Living in Another Dimension

Trip Start May 01, 2005
1
Trip End May 01, 2005


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Flag of Indonesia  ,
Monday, May 2, 2005

The Indonesian word naga refers to dragons-ancient, hypothetical, serpent-like creature that lives in myths in many cultures. But there are no dragons in Kampung Naga. Yet, be there dragons or not, life in this mistakenly-translated "Dragon Village" is no less ancient nor mythical than that creature itself. It is a realm, disconnected from its surroundings, hardly tethered to the invisible threads of modernity. It is a place where lives are set in another dimension.

The origin of the name turns out to be more down-to-earth rather than anything else: it is cleverly abbreviated from the Sundanese locative phrase, dina gawir, which means "beneath the hills," or more simply, a valley. This valley, where the indigenous tribe dwells in, is encircled by steep cliffs. Different vegetations blanket these massive rocks, and here and there a small waterfall shoots from a great height. Ciwulan River, with its gentle current, passionately runs through it; its sienna-colored water nurtures every living thing unceasingly.

However secluded they are from the world outside, the tribe's deliberate kindness to strangers is second to none. Not long after we had stepped out from our vehicle and entered one of the shops on the hilltop, a local youth quickly offered us cooked yam. "Bade taleus, Bu?" he asked casually to my mom and auntie as if they were his friends. Couldn't think of politer way to say no, they just shook their heads and smiled. That smile was given back.

We began to step downward along the 360 concrete stairs as our guide calmly narrated the legend and life in Kampung Naga. Seen from above, the thatched roof of the dwellings resembled a thick pine forest blending with the surrounding yellow-green-the paddy fields. As we came closer and lower, everything materialized more and more vividly. It felt like looking at a civilization through a microscope.

Down here the tribal traditions are still strictly maintained within their boundaries. "Do not swim on the river nor enter there," he gave us an example, pointing his finger towards the so-called forbidden forest across the river. "You won't know where the spirits might take you." Then we walked further, past some murky pools and barns, pungent with mixed odors of bleating livestock.

The indigenous people of Kampung Naga live in rows of identical wooden houses in the one-and-a-half hectare wide, plain land, circumvallated on all sides by bamboo fences. He held one of the bamboo poles, his head drooped a bit before he spoke. "The young generations, after they come of age and get married, rarely stay here. Not that there are no space left to build more houses. It is our law that forbids us from doing so outside this border." How about you, I asked. "I'm married to a woman not from our tribe, and we have to live atop the hill."

It was indeed the young generation, the truly young, that fascinated me completely. When we entered the gate, they just kept on doing their activities-playing soccer, flying their kites, chasing each other-without even lifting their heads to look at us, the strangers right in front of them. Not different than chicken, we were unimportant in their playful eyes. These kids are so unusual, in a sense that children are usually attracted to strangers.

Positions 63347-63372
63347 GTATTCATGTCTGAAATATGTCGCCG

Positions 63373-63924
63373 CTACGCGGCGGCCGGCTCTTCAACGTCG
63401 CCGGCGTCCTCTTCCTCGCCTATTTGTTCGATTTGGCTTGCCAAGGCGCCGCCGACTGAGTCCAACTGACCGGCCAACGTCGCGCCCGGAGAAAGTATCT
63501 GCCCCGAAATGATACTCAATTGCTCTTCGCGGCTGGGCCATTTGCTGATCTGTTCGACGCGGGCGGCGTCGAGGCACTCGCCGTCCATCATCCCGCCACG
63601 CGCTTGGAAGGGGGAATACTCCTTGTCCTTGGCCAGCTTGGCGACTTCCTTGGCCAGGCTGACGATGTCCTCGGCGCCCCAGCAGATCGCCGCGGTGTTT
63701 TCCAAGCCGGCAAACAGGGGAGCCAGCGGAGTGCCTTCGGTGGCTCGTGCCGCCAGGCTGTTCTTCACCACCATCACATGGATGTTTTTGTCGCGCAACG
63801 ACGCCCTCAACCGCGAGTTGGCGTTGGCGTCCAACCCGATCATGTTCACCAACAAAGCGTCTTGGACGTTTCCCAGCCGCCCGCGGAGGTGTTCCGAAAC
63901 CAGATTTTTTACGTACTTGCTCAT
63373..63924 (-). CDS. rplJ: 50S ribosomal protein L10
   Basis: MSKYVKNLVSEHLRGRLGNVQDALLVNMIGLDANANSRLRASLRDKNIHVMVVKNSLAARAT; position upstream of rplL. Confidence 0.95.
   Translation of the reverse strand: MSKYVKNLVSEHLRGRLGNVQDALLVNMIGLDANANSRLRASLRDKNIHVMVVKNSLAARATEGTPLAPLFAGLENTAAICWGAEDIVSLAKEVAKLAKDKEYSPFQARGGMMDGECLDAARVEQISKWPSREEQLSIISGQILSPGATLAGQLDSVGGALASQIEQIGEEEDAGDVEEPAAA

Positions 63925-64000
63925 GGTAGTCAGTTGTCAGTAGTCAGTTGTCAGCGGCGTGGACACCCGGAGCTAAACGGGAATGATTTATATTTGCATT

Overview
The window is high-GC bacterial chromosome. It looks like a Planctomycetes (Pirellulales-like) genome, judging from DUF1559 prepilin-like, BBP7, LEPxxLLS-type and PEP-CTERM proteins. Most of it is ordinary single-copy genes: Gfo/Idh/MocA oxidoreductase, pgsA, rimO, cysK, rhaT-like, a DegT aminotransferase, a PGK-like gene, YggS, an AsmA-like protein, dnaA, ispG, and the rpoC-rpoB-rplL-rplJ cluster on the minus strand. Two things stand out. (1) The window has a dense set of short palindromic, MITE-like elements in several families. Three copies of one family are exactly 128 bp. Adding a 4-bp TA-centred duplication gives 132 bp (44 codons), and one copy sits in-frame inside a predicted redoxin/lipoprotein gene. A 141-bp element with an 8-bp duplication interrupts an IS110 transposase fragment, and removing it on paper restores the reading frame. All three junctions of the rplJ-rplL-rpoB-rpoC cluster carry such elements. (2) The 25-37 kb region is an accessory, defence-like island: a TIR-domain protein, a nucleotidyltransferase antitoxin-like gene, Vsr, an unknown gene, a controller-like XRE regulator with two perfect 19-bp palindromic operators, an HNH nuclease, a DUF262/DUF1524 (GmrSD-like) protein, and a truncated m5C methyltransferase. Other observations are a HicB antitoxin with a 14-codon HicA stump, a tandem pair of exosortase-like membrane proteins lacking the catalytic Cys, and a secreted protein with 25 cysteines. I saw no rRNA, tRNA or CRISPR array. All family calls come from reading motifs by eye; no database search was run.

We walked past the mosque and the meeting hall, into a narrow alley. In front of a house, our guide motioned us to come in. "He is my relative," he smiled at a middle-aged man trying to start his oil lamp burning. The door opened straight into the kitchen. I got in; it was all dark. Beside the kitchen was a closed room where the family's supply of rice was kept. On the other side was a living room, or so I thought, where another middle-aged man, helped by his daughter, was weaving a basket in total darkness.

Their kindness to strangers appeared again inside this house. The first man, his oil lamp already burning, now held a plate of food and asked us to try it. Again, we hesitated and answered no, thanks. Then he opened up a hole in the floor and threw some of the food down there. Before I asked him why he did that, he had already supplied me the answer. "We raise chicken below the kitchen. Whenever we have spare food, we give it to them."

I came out of the house to see my mother playing with an agile kid. At last, there was a kid who finally got interested with our presence, or rather, my mother's. And then there was a knocking sound from the mosque, calling everyone that the hour of prayer, maghrib, had come. To me, the sound was a mockery for all of us who live in the so-called Internet age, where telecommunication is so easy yet disagreements still prevail in our society. It's not like that with these people. The only "tele-" they have can reach only so far, and last only so long. But look at the effect: Everyone gathered so quickly to the water source and started to clean themselves. That was when we began to climb up that seemingly endless flight of stairs, into the land of ordinary dimensions in that foggy sky. I looked down once more, with honest admiration to the inimitable people and the valley as their cradle. I wondered if perhaps God, too, is looking down at us in the same manner.
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NN on

Agree, it's a very unique place to visit, & the villagers live in harmony & tranquility. The "Kampung Naga-Dragon Village" is not refer to any real dragon nor dragon story. According to the local guide, the name "Naga (Dragon)" is an abbreviation frm local words for easy pronunciation, should be from "NA" of "dina", & "GA" of "gawir". I visited there few days ago, i.e. March 18, 2011.

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